“At least 50% of Ukrainians do not want the country to join NATO,” Putin said in an interview with the Russia 1 news channel on Wednesday, “and these are smart people.”
“I am speaking without irony, and not because the others are stupid,” the president added, “but because those people [who support joining the bloc] do not understand that they are better off not being in the line of fire. They don’t want to be a bargaining chip or cannon fodder.”
Putin went on to say that those in Ukrainian society who are skeptical of closer military ties with the West “feel they have a part in a shared civilization, and they do not want one part of this civilization to oppose another part of it, while at the same time dancing to someone else’s tune.”
He also claimed that Kiev’s accession as a NATO member would mean rockets stationed close to Russia’s borders. “The flight time from Kharkov or, for example, Dnepropetrovsk... to Moscow would decrease to 7-10 minutes. Would this be a red line for us or not?” the leader asked.
Earlier this week, officials in Kiev were forced to backtrack after the White House objected to their formal writeup of a call between President Joe Biden and his Ukrainian counterpart Volodymyr Zelensky. The document had claimed that the American politician had “highlighted... the importance of providing the Ukrainian state with a NATO Membership Action Plan.” Washington, however, accused Zelensky’s aides of having “mischaracterized the statement.” It was later amended to show that it was actually the Ukrainian president who had made the remark.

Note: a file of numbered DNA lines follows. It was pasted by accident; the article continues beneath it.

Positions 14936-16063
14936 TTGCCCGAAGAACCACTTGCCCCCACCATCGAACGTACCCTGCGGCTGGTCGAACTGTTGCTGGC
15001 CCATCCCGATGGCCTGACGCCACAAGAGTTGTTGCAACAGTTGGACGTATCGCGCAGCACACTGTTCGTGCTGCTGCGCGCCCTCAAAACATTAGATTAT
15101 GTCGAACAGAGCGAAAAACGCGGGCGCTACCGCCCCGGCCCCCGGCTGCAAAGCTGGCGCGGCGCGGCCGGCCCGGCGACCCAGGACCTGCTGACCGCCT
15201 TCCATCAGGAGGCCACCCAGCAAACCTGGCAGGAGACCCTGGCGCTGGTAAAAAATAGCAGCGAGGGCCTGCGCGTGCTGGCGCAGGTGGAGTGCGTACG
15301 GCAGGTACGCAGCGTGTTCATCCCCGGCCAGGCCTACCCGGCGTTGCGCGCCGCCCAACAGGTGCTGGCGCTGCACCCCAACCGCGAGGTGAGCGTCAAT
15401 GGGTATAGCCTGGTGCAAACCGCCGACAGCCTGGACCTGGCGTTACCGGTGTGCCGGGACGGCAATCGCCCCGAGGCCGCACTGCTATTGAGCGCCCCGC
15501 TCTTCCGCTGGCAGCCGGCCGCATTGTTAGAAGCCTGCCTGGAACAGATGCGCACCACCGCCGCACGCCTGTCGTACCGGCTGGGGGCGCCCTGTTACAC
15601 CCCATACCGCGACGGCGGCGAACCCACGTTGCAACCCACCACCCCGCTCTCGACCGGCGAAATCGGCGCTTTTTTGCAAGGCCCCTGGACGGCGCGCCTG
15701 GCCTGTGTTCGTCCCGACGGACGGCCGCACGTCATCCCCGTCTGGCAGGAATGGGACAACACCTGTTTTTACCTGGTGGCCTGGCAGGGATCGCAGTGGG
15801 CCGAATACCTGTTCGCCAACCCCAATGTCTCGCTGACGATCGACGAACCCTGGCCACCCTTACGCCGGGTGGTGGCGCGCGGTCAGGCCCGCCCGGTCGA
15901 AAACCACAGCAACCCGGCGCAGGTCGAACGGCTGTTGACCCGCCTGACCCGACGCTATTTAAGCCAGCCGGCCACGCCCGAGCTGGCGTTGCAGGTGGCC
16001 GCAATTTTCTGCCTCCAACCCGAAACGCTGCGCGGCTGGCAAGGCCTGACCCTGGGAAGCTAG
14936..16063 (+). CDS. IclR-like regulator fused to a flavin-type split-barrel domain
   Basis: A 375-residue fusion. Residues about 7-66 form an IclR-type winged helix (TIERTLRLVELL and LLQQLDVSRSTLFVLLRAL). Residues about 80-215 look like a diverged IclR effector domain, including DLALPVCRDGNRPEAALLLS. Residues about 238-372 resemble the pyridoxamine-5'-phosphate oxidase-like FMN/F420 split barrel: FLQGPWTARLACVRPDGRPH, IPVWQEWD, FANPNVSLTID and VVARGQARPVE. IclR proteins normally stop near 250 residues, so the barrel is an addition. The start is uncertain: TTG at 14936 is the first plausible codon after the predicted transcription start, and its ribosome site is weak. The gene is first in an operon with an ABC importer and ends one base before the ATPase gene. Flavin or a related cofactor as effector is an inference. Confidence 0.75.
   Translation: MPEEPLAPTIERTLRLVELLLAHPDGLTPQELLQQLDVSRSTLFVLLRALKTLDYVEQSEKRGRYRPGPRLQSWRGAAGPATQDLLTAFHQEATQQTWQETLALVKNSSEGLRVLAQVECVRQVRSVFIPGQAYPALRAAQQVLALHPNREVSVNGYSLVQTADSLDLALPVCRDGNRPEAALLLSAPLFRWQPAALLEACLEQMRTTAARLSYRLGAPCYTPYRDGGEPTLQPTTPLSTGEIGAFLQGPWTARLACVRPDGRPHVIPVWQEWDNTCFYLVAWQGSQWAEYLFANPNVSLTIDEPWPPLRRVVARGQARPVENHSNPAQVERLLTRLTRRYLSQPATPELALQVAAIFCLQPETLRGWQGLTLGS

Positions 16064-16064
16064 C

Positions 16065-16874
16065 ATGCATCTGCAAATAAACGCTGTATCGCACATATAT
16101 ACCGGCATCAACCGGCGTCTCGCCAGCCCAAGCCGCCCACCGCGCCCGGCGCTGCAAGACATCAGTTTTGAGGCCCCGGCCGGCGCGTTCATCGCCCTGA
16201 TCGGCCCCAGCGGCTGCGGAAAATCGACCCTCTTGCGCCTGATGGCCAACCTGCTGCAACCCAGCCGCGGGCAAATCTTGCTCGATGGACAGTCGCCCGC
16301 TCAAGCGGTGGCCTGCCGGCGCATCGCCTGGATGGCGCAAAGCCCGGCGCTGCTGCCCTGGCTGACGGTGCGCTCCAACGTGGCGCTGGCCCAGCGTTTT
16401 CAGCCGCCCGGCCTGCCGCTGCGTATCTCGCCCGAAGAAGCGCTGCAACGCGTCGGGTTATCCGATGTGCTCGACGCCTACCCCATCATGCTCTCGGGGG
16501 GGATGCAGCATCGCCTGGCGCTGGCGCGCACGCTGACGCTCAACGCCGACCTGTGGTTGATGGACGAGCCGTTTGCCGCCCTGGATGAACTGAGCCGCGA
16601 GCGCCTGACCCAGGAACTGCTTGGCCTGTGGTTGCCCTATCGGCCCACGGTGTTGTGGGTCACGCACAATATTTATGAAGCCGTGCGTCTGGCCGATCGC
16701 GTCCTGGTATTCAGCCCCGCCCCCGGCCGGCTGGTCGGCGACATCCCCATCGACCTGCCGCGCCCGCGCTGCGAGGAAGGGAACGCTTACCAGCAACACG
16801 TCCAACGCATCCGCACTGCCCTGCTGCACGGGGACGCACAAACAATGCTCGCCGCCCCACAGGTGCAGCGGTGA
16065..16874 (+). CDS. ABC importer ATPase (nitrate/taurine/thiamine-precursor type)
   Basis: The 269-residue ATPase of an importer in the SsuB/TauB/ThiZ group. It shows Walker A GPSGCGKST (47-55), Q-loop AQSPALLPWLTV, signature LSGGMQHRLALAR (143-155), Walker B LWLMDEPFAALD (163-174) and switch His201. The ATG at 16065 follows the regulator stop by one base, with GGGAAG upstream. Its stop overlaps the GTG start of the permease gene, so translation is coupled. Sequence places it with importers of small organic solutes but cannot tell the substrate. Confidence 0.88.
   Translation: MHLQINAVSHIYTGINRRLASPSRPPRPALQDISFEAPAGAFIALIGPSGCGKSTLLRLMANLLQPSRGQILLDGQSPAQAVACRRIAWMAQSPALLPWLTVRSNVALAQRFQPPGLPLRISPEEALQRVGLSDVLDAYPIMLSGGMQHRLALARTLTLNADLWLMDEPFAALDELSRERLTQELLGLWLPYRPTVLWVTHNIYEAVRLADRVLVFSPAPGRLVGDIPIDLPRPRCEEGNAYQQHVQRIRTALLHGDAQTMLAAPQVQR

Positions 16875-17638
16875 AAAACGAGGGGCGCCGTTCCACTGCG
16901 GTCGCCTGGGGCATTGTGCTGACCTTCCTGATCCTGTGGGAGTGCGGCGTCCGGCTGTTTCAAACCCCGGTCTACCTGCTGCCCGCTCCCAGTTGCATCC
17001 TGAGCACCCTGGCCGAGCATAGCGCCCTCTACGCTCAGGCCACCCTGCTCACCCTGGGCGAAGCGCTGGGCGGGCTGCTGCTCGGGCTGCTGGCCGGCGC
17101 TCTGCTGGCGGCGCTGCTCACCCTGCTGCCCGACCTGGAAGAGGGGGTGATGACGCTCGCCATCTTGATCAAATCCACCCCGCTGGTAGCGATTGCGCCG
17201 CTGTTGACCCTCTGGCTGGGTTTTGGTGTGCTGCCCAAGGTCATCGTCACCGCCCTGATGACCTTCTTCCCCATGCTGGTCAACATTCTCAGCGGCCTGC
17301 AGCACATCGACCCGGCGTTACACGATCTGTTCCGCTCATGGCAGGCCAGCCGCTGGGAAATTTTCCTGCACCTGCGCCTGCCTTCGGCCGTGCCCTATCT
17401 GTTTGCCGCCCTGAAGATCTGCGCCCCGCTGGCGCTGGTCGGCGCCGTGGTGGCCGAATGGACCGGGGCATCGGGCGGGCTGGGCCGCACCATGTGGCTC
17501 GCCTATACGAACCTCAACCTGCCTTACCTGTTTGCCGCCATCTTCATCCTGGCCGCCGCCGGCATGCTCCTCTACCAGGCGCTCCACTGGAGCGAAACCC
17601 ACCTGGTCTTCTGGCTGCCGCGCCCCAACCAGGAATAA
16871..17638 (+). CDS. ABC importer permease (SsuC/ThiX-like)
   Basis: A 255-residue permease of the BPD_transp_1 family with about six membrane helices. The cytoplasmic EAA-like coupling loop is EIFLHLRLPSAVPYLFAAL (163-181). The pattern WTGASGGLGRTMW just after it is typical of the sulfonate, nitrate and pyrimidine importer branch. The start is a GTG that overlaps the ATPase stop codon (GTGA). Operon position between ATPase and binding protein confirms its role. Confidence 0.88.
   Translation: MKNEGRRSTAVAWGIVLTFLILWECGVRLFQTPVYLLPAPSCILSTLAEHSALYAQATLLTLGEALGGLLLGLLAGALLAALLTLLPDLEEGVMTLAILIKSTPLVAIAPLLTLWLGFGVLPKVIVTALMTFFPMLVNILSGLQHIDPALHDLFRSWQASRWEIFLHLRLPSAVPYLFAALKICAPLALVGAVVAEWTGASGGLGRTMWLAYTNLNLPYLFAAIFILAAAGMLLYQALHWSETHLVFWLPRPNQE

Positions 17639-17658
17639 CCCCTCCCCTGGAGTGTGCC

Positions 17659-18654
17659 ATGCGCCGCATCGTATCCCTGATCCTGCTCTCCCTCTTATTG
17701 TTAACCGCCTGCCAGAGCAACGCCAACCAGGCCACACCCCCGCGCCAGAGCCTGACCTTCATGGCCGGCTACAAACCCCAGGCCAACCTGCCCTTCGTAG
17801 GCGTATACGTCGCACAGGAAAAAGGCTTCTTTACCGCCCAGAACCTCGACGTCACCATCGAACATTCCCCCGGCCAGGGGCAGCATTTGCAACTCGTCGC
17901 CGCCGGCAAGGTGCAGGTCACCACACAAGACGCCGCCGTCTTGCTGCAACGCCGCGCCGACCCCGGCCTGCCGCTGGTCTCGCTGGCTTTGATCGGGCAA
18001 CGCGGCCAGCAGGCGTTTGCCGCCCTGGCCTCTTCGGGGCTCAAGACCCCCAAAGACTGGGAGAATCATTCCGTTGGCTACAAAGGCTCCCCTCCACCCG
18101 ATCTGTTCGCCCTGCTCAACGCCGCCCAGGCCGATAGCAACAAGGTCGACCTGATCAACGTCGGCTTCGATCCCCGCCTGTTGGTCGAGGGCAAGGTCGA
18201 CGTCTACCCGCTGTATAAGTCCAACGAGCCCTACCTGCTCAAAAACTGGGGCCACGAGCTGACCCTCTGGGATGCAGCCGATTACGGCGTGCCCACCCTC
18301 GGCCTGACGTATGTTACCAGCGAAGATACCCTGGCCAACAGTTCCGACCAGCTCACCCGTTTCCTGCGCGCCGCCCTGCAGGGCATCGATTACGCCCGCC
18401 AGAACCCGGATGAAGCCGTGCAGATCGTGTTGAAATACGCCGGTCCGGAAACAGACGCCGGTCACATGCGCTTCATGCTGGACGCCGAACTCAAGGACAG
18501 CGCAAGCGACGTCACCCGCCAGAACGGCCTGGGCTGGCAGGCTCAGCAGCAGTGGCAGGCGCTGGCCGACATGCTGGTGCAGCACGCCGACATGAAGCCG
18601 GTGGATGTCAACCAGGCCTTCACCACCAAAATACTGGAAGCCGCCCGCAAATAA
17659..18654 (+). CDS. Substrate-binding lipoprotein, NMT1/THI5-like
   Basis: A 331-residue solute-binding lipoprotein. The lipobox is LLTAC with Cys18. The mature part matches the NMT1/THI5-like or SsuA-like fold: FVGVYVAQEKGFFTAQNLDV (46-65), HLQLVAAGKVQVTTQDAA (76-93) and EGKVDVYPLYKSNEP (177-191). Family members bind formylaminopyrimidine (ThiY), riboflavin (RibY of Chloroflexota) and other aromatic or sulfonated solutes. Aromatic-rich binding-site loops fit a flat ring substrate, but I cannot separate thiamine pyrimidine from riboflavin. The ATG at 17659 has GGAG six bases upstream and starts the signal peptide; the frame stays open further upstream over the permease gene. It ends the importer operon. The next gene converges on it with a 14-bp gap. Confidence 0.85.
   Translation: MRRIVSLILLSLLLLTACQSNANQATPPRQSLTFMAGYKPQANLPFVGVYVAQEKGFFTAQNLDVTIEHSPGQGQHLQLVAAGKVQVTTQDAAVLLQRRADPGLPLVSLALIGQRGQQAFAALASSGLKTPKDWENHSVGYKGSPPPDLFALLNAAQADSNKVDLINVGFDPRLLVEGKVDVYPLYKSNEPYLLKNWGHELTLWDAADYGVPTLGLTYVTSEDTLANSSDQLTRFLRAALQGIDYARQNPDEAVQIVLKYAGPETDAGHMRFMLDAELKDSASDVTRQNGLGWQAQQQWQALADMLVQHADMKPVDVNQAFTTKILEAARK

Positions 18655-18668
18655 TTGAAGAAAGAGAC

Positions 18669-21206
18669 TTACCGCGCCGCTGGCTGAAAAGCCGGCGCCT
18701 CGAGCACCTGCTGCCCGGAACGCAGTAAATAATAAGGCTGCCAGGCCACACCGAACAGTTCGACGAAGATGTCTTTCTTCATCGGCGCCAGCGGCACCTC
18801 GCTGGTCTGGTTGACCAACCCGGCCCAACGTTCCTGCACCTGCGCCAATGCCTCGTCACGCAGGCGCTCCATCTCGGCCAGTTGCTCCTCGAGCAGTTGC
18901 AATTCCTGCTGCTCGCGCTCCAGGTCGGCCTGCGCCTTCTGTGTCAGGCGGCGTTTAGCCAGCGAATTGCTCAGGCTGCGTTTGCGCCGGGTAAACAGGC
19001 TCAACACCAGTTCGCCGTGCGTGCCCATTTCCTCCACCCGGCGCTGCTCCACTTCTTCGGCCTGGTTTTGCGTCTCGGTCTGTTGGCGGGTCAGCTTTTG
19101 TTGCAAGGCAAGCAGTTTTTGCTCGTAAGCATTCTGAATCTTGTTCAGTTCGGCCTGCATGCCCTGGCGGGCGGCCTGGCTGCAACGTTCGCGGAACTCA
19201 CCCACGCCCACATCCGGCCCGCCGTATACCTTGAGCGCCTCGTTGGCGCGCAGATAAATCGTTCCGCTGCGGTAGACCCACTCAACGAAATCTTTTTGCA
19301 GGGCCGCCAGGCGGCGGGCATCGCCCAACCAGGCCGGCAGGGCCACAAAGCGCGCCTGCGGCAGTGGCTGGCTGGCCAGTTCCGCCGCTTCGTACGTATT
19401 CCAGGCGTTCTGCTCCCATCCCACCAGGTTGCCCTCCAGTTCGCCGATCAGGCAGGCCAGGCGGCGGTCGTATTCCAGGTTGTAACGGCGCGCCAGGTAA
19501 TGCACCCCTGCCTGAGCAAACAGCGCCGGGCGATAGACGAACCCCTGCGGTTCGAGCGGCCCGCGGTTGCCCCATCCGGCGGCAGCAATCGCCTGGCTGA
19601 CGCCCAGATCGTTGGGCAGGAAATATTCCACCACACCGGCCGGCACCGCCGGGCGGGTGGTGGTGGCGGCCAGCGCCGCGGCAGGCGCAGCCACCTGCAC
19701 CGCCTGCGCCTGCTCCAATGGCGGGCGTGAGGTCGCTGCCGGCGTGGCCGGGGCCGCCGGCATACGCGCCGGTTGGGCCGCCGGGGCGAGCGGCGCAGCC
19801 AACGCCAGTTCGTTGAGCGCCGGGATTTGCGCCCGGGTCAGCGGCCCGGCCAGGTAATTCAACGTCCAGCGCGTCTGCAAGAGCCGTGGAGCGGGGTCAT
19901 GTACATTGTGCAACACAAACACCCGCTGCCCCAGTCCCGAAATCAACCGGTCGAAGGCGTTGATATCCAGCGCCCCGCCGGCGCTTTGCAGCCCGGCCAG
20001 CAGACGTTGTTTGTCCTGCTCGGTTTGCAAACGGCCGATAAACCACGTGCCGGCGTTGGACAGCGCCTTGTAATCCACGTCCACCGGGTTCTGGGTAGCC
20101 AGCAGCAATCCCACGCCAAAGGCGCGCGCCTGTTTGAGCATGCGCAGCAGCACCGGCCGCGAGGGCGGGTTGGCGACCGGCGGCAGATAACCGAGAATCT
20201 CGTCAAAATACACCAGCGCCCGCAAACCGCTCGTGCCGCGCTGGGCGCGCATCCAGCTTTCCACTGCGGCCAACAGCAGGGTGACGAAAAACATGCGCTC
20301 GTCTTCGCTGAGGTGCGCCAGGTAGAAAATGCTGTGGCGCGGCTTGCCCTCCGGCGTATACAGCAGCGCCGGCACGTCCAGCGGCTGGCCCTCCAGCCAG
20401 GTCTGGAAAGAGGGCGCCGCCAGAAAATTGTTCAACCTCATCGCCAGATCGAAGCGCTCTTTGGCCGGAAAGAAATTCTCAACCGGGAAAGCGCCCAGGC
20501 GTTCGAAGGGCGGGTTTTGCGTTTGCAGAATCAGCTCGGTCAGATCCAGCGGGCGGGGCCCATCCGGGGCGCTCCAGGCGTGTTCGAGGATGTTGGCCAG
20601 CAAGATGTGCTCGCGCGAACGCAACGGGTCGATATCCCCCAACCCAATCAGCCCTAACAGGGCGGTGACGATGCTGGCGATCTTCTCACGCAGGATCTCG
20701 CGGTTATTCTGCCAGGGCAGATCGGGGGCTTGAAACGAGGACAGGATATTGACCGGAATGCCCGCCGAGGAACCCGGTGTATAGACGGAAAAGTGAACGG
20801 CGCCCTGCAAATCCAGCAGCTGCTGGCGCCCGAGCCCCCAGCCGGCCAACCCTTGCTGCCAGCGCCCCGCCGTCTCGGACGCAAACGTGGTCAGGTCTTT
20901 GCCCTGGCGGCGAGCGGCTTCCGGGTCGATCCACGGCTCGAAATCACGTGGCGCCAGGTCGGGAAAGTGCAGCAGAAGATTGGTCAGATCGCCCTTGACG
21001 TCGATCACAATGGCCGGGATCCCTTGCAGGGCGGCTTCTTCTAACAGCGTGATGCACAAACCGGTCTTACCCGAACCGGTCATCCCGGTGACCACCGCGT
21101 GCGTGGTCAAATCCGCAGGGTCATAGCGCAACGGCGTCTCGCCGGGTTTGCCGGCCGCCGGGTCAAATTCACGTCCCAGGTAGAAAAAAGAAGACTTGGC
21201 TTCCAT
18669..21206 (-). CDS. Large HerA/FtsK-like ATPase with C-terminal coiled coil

Zelensky had expressed frustration earlier that day with the hurdles faced in its application to join the bloc. In an interview with Virginia-based Axios, he said that “very wrong things are happening” but that he still holds faith Kiev will be admitted to NATO. “I have to point out that many Ukrainians increasingly don’t believe this as strongly as they used to,” he added, given the delays.
“I think that if we are welcome in NATO, if they really want to see us as a member, then it’s no use looking into the binoculars, into some distant future, and discussing this future. The issue should be resolved immediately. We are in danger right now, our independence is at stake right now, and it is now that we need help,” he insisted.
Earlier this year, Ulrike Demmer, the German government’s deputy spokesperson, said that although “NATO generally follows an open-door policy,” when it comes to Ukraine “no further steps toward its membership are currently envisaged.”
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